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Non-blocking sockets limitations?

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Hi There is a question I have been wondering about non-blocking sockets. With blocking sockets I can just ask the program to wait for input data, but with non-blocking sockets I obviously need to ask for data at the correct times...what happens if I dont? Lets assume some data arrives on the socket, but due to some other heavy processing on the thread, it takes a few seconds before the app checks for incoming data...is the data lost/dropped in the meantime? How much time/data do I have between the data actually arrives until I have to be read in order for me to actually being able to read it? I really appreciate any feedback you might have!

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This will depend on what protocol and platform you are using, but generally, with blocking or non-blocking sockets, when data comes over the network interface, the data gets written to a buffer by the OS. With non-blocking sockets, when you call recv(), the function checks for anything in the buffer, and if there's stuff there, returns it. If you go too long without calling recv() the buffer overflows and then you start losing data. How big that buffer is and how quickly that fills will depends on the OS and your application's data throughput. You can find the size of the buffer for a given socket with a call to getsockopt() with an SO_RCVBUF argument and you can determine how much data is in the buffer with a call to ioctlsocket() with an FIONREAD argument.

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Each socket has internal send and receive buffers. 8kb by default, 64kb max.

If UDP socket receives a packet when that buffer is full, packet is silently discarded.

With TCP, there's an internal window which determines how much data can be sent, so overflow shouldn't occur. This window may be of different size than socket's buffers.

Quote:
How much time/data do I have between the data actually arrives until I have to be read in order for me to actually being able to read it


Worst-case UDP: 64kb / Bandwidth_in_kb (for 100Mbit that's about once every 6ms).
TCP: shouldn't matter, but once every few seconds

However, since network reads are typically cheap, you might as well run a higher-priority thread for networking.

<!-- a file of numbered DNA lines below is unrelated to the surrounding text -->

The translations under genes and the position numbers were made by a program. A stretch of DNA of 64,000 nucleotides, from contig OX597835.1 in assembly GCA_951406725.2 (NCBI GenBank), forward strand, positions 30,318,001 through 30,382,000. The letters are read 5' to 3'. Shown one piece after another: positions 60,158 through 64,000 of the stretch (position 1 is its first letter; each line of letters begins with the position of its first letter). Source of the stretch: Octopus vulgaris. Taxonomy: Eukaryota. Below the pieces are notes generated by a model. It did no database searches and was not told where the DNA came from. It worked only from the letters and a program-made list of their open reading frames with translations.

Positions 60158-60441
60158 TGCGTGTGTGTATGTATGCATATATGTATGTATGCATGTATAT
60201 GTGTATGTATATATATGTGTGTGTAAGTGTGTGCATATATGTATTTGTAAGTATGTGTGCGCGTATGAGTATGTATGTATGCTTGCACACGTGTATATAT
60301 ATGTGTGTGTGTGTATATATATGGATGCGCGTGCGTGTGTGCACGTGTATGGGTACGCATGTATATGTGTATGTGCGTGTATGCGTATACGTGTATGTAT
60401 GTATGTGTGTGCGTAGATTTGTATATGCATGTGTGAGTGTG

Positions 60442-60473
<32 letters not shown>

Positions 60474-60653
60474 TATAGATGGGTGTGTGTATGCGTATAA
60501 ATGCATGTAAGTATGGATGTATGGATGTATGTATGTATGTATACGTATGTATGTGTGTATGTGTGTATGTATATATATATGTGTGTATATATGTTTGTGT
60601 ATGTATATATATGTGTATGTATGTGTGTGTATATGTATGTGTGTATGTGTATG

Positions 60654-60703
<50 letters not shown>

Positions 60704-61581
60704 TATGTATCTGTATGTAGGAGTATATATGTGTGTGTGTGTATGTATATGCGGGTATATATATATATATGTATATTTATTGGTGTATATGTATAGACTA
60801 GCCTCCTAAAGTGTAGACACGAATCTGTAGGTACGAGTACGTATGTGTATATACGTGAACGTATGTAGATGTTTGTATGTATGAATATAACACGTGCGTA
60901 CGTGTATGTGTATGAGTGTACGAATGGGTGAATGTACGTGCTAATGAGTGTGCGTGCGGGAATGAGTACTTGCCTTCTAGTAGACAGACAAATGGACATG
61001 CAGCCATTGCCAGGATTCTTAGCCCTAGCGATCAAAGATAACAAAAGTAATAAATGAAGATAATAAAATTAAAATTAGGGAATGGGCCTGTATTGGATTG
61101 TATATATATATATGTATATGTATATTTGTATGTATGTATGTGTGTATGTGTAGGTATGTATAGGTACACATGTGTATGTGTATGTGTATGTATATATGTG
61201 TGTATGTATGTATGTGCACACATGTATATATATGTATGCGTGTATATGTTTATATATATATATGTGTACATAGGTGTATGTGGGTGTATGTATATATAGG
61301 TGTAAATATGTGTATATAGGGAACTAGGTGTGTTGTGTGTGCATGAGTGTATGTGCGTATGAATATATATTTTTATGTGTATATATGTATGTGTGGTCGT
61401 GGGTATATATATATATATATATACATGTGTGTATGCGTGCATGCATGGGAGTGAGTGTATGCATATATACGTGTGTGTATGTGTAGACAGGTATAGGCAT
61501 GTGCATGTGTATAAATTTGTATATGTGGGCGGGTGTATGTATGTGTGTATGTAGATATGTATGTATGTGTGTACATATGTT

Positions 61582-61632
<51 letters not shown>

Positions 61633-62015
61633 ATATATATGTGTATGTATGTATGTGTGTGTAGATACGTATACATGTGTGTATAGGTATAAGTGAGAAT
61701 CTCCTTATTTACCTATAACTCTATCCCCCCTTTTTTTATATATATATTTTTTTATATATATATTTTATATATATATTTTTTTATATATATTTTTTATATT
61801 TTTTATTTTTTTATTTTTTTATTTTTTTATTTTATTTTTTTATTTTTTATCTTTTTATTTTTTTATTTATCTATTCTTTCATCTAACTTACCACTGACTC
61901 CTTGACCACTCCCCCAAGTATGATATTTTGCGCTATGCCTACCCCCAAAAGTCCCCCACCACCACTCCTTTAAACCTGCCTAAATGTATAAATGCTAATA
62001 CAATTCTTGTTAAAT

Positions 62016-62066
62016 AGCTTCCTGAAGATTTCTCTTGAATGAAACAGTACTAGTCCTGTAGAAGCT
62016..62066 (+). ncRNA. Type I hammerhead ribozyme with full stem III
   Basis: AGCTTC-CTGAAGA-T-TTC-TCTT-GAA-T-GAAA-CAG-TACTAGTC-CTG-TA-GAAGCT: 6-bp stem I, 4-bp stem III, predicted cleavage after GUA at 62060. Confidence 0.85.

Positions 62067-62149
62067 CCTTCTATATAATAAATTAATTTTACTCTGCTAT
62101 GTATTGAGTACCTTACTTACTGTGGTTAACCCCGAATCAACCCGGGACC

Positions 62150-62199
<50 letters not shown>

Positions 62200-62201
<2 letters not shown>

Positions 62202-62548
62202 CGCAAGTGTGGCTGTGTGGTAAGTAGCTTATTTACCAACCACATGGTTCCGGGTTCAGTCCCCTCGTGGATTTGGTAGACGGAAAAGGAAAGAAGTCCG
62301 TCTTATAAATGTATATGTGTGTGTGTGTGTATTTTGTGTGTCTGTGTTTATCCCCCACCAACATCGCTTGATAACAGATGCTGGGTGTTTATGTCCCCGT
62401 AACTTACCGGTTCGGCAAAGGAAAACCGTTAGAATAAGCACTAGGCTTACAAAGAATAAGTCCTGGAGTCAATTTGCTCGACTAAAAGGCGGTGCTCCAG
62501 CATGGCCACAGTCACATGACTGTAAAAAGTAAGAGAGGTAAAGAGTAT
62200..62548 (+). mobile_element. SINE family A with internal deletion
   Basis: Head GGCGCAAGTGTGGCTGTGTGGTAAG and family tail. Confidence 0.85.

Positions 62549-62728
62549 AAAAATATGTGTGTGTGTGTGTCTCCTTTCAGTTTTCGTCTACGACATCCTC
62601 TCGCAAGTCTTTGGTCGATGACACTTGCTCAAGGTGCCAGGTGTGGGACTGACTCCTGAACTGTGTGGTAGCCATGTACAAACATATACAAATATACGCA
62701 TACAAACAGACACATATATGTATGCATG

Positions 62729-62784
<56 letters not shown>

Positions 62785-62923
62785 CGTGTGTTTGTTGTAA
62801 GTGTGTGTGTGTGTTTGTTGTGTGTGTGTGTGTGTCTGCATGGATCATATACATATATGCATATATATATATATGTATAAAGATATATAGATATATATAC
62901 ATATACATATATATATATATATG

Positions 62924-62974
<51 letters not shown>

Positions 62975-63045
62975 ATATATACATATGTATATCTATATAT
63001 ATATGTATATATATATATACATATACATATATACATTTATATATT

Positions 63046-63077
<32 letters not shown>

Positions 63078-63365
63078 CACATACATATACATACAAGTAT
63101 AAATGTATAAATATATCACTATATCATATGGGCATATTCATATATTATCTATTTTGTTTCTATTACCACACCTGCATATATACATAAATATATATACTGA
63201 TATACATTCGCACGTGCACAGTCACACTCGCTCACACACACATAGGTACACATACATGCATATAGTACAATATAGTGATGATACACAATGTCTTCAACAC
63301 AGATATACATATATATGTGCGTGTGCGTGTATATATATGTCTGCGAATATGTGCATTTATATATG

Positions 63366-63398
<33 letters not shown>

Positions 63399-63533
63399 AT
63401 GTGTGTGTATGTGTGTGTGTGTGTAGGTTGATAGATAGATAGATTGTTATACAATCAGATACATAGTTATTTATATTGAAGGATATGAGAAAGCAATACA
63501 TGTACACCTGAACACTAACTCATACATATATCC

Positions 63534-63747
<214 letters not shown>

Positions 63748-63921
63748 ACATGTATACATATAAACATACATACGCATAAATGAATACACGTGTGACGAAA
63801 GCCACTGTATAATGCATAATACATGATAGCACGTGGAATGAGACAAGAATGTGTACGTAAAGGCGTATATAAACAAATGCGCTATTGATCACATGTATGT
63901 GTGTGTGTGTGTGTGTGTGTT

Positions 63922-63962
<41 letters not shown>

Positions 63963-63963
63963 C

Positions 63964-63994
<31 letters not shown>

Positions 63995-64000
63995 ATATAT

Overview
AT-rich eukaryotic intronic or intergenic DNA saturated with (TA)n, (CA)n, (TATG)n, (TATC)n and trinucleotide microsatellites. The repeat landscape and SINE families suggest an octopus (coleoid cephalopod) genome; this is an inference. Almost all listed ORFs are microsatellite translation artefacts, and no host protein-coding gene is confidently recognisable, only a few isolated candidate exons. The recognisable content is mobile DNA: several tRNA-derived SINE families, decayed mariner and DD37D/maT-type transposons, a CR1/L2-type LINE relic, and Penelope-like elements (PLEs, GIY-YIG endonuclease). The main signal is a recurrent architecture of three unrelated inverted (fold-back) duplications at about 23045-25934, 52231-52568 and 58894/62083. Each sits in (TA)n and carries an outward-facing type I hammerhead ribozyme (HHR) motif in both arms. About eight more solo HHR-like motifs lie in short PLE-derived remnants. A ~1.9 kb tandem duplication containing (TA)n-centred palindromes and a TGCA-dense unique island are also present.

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You can set the buffers bigger than 64K on some platforms. Beware though - the relevant setsockopt call to set the buffer size can return with a success value but not actually increase it to the size you requested. Use getsockopt to see what it gave you.

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Quote:
Original post by SteveTaylor
I would recommend always using a separate input thread, but only one for the lifetime of the program, not one per connection.


For example?

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Quote:
Original post by SteveTaylor
I would recommend always using a separate input thread, but only one for the lifetime of the program, not one per connection.


So lets assume I have a UDP application

I process data and send udp-packets during processing. Instead of also receiving data in between processing its recommended to have a separate thread reading (maybe even blocking) on the thread and dumping it in an application level buffer until the main(processing) thread have time to pick it up? In that case it will always read the data as it arrives, and nothing needs to be dropped although I utilize the main thread for processing?

Is this a better idea?

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You really shouldn't be doing network input (or any kind of input) from
your main thread "that could get busy". Run your input in a separate thread
with suitable priority. Let it preprocess and bless input, so your main
thread will never see anything except complete, valid data.

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As long as socket buffers are large enough, you will not drop any data, no matter how fast or slow you are reading.
Reading on a high-priority thread (that can block on the socket, if you're using UDP) is useful if you want accurate time-stamps for incoming packets.
If you don't need that, and if your buffers are large enough, you can just as well receive in the main thread; the CPU cycle difference is minimal.
Note that, if you receive packets faster than you can process them, the application buffer/queue will grow to unbounded size. You'll need some way of dealing with this case.

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